Fantastical, imaginative narrative exploring the nature of freedom of choice in nineteenth century New York
I must admit to gobbling up Helene Wecker’s delicious, sprawling-yet-tightly plotted account of the meeting of two mythological creatures from two different cultural and religious traditions – The Golem from Kabbalah/Central European Judaism , the Djinn from Bedouin/Middle East/Islamic as if it were the fabulously tasting confection it is, and I were a sweet toothed literary addict starved of my life-line supply of a tall deep tale excellently told.
The reading far into the night, the laying aside of tasks which needed to be done, the rushing away from social encounters to indulge my fierce craving to read on and on and on, is finally over, the book finished Blast. Blast! BLAST! It’s her first novel too – there are no earlier ones to discover hidden in the confection box
Wecker tells a tall, yet beautifully grounded in reality tale of the Golem, a creature fashioned by man, not by God, from clay (like Adam) but to serve his or her master like a slave. Golems are allowed no desire but that of their master. Hugely powerful, enslaved though they are, if angered, they are an unstoppable force, a Frankenstein’s monster indeed. This particular Golem is female, and is also constructed with intelligence and curiosity – and an overwhelming sense of empathy, so she is pulled hither and thither by the different, competing wants and desires of people’s thoughts.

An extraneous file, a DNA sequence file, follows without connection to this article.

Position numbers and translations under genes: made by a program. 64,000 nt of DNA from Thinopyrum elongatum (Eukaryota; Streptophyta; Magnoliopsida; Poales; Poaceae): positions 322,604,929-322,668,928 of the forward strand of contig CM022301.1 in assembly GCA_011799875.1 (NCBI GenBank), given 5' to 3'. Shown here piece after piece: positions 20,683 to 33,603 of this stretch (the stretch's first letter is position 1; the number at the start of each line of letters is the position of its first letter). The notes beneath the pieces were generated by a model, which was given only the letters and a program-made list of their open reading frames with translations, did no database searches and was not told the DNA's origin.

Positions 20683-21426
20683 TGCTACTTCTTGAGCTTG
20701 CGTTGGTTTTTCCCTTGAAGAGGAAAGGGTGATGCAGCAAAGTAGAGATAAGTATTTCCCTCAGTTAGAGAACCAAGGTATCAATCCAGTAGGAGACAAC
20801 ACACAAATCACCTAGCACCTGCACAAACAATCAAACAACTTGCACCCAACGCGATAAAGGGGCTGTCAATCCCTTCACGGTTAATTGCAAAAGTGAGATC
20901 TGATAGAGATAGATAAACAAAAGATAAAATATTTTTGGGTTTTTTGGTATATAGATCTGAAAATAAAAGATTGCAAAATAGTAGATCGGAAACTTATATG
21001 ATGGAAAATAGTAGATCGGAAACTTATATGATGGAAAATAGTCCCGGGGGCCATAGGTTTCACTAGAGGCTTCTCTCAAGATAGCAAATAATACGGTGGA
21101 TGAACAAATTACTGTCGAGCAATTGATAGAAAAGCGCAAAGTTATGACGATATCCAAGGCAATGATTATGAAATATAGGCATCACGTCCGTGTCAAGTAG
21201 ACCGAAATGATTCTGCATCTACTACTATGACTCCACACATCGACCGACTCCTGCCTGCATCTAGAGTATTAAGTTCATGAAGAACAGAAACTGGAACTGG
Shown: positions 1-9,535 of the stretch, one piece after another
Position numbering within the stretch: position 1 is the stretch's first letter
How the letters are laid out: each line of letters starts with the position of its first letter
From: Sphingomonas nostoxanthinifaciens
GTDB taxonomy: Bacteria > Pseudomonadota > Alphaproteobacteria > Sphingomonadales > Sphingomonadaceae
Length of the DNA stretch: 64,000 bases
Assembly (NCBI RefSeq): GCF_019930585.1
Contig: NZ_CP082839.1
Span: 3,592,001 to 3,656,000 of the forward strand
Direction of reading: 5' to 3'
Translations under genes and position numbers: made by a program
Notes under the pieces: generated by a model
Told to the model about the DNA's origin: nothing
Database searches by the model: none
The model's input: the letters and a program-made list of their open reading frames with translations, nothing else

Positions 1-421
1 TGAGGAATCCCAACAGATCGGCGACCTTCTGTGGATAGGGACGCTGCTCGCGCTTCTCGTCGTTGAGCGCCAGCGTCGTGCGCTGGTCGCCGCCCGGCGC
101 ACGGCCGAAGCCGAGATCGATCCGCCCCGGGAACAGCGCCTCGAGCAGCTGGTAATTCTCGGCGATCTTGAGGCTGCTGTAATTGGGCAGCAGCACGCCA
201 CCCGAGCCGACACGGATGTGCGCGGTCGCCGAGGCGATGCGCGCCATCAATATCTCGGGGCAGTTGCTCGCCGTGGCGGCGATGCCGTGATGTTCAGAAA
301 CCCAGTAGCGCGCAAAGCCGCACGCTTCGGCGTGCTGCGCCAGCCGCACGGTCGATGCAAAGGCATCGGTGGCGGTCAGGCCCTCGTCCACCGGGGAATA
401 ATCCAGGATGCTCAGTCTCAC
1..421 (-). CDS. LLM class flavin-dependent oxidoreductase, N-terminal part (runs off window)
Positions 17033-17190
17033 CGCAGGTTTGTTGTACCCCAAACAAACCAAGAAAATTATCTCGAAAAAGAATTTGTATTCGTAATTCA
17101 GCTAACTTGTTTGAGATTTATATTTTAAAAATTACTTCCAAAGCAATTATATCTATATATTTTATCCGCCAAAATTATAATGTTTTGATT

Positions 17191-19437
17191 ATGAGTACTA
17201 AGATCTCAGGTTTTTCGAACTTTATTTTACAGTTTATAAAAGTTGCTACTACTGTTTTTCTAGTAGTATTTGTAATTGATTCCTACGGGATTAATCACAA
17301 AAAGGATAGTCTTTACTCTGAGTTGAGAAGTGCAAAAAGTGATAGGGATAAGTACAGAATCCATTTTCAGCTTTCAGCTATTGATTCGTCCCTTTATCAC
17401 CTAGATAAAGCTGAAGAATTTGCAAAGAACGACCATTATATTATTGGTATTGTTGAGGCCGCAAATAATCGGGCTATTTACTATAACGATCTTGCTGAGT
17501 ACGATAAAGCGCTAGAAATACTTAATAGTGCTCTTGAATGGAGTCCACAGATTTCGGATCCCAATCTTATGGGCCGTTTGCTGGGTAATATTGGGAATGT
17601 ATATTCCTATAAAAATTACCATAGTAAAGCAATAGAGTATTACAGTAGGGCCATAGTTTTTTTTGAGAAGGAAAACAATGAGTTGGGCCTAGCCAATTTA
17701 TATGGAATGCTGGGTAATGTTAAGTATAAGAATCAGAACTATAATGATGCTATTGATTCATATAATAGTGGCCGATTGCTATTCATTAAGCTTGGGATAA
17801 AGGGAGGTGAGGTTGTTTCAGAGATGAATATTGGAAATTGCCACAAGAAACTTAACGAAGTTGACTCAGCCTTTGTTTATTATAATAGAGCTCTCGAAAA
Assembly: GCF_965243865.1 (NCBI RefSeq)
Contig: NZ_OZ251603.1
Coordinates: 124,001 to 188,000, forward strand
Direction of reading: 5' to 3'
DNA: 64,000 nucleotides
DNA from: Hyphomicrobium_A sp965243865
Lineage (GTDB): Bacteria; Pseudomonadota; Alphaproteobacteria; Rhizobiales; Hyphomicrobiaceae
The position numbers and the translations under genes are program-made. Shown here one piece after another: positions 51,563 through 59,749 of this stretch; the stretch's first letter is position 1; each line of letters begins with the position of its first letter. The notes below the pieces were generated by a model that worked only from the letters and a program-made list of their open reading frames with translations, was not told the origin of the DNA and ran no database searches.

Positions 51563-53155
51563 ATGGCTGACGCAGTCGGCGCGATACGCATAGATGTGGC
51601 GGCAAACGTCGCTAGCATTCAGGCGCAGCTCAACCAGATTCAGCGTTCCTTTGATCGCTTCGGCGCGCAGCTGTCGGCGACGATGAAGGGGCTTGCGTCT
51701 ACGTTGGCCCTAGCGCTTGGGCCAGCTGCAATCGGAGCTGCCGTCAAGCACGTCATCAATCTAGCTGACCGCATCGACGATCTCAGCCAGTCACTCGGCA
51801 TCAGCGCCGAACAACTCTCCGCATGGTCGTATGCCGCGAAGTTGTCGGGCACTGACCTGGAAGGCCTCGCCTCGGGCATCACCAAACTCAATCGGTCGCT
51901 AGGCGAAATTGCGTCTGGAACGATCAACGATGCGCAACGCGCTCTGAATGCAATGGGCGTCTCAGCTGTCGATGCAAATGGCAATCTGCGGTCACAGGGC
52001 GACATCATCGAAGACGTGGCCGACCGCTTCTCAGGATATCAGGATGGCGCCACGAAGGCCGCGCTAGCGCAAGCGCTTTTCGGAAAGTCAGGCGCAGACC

Set against this proper creature of earth, learning to restrain the voices in her head, the competing empathic sense towards the denizens of her environment, is the fiery untamed voice of freedom to indulge desire, with no responsibility, with no sense of the wrong done to other, as represented by an ancient Djinni (the genie figure of Aladdin’s Lamp is one such creature). Our Djinni, like the Golem, has also been enslaved. He was his own creature, bound by magic, she was created by magic, and is learning to impose a certain freedom of choice in seeking to tame her own destructive side, in learning how to turn down the clamouring, conflicting needs and wants of the people she comes across. Her compassion is her cross to bear, as much as her potential for destruction. The Djinni’s journey is to learn to accept that merely indulging one’s own whim, may also cause devastation.
Our two protagonists are embedding in a rich immigrant community – Jews from Europe, Maronite and Eastern Orthodox Christians from Syria, interspersed with the Djinn’s 1000 year old history in the desert, and Islamic culture
How Wecker weaves all this together, as intricately, beautifully and satisfyingly as the Golem’s bakery skills or the Djinni’s artistic metal-work creations, is a wonderful thing to read. There is a dark, believable story, there are metaphysical concepts about how free any of us are – bound by our own nature, how much of our choices do we really make, where does the ultimate responsibility lie? And if we do an evil or a thoughtless act, because of our natures, how much of all the events that transpire are our fault, how much do other peoples’ choices also contribute to where responsibility lies?
I can’t praise this highly enough. It is a gorgeous, page turning, remarkably easy read, which is at the same time ‘about stuff’ – as indeed myths often are, with their meaning, like icebergs, lying below the surface and waiting to ambush us
And how I wish I had not yet read it, and had this wondrous journey to begin! O still-to-read-this person – how I envy you!
I received this as a review copy from Amazon Vine UK. Lucky me!